Your mind may automatically think of white wine when it comes to seafood, but life is too short to limit yourself. Sure, water is great and everything, but sometimes you just need to switch it up and treat yourself.
Both alcoholic and non-alcoholic drinks* provide an opportunity for an exciting, new experience to enhance and complement the flavors of seafood you are tasting. The following are not rules, only suggestions.
Every palette is different so don’t be afraid to get creative, try things about for yourself and find out what you like and don’t like!
First things first: You arrive and the restaurant and are ready for some seafood and beverages right off the bat, but your table is still deciding what to get. Personally, I just order an oyster shooter or six to share. No one’s judging. It’s an appetizer that is seafood and alcohol (or not) all in one!
A few things to keep in mind when you’re choosing your drink: Think acidic, bubbly, dry, fruity, and sour. And if you want to try more than one drink, have at it. Just drink responsibly and enjoy your food.
*Non-alcoholic options at the end of this blog
Nothing’s wrong with the all-American Bud Light, but beers such as pilsners, lagers, and below are other great options:
- · Corona with lime
- · Blue Moon with orange
- · Hefeweizen
- · Belgian beer – balances the sweetness of buttery crab
- · IPA – cleanses the palate between bites of garlicky crab
- · Stout – brings out the brininess in oysters
If there is an “ON TAP” menu, ask your server for any suggestions with tasting notes of citrus, floral, hoppy, or malty. Any would pair exceptionally with traditional spices for crawfish.
Because honestly, wine not?
White – Dry, white wine adds both acidity and sweetness to seafood, much like a lemon does.
- · chardonnay
- · pinot grigio
- · pinot gris
- · sauvignon blanc
- · riesling
Any rosé and blush wines like white zinfandel
- · pinot noir
- · nebbiolo
- · sangiovese
Sparkling wine – Whether it’s Champagne, Cava, or Prosecco, pair it with any fried seafood you’re eating, and richness will be met by refreshing bubbles that’ll cut through both light and heavy batters.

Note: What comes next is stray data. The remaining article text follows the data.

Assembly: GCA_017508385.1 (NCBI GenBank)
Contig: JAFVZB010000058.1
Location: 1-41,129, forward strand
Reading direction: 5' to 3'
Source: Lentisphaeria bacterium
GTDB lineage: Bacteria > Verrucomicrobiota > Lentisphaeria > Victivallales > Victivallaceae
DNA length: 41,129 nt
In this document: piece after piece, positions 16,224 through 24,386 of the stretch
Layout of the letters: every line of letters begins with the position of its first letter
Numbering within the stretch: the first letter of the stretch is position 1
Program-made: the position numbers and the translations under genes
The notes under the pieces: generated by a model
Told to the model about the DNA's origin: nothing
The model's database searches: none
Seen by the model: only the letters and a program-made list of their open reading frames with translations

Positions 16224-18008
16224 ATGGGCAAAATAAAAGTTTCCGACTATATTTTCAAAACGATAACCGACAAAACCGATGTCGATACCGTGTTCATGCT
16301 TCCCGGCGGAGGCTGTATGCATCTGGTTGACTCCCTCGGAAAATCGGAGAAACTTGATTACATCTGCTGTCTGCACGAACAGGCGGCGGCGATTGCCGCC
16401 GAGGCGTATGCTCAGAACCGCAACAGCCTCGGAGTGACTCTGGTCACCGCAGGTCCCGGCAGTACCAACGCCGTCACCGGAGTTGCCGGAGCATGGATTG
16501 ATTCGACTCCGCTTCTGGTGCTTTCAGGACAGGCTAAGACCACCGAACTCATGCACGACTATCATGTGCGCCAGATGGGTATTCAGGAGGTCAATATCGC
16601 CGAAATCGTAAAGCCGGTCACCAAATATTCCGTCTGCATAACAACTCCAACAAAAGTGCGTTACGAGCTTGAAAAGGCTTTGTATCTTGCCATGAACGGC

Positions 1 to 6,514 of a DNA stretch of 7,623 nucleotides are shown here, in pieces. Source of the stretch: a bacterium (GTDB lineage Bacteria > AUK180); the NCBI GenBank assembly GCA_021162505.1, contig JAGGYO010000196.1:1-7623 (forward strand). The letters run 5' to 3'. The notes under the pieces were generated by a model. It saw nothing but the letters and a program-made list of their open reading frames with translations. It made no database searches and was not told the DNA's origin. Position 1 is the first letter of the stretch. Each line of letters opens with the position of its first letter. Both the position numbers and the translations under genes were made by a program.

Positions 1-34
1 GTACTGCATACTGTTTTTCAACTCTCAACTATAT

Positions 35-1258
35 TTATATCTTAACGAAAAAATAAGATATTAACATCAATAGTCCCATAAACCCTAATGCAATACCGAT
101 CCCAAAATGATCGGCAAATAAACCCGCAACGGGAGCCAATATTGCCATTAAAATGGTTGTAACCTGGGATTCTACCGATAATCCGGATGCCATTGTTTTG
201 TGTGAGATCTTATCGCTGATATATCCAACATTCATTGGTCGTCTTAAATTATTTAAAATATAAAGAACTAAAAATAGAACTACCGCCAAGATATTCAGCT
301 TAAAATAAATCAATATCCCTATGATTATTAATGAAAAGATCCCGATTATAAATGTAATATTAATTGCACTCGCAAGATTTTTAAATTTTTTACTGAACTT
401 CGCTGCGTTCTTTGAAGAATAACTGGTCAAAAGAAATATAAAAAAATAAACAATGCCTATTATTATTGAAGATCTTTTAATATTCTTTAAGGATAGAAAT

Spirits If you’re a straight shooter, mixed drink, or on the rocks type of person, these are some surefire ways to raise your glass:
- · rum – AKA the drink of sailors, so naturally it goes with seafood
- · vodka – the most versatile; can be made fruity, sour or sweet
- · tequila – lime and ceviche, what could better?
· bourbon – if you’re looking for a bolder taste with your seafood
- Cocktails are a fun way to get a whole bunch of different flavors all into one drink. Any drinks with citrus (tomato, lemon, lime) and fresh herbs (basil, mint, rosemary) are a great start.
- · Hurricane – originally from New Orleans, a city that knows cocktails and seafood
- · Hand Grenade – also from the NOLA
- · Lemon Drop
- · Bloody Mary
- · Margarita
- · Moscow Mule – lime and ginger beer cleanse the palate
For those who prefer not to drink alcohol or are the DDs (designated drivers) for the day or night, we didn’t forget about y’all. Here are several drinks that’ll make you feel good and sober:
· Citrusy drinks like strawberry lemonade or an Arnold Palmer (iced tea and lemonade) Just remember, try to avoid too much sweetness as it can overpower the taste of the seafood.
· Carbonated drinks like root beer, ginger ale, and sparkling water
Ultimately, you want a drink that complements and helps balance the flavors in your mouth. It’s all trial and error so don’t be discouraged if you found your seafood and drink pairing to not be a party in your mouth. There’s no harm in trying something new and learning from it. Just enjoy the experience.
And these options above I would say are the best drinks that would go with any seafood Dish or Seafood boil.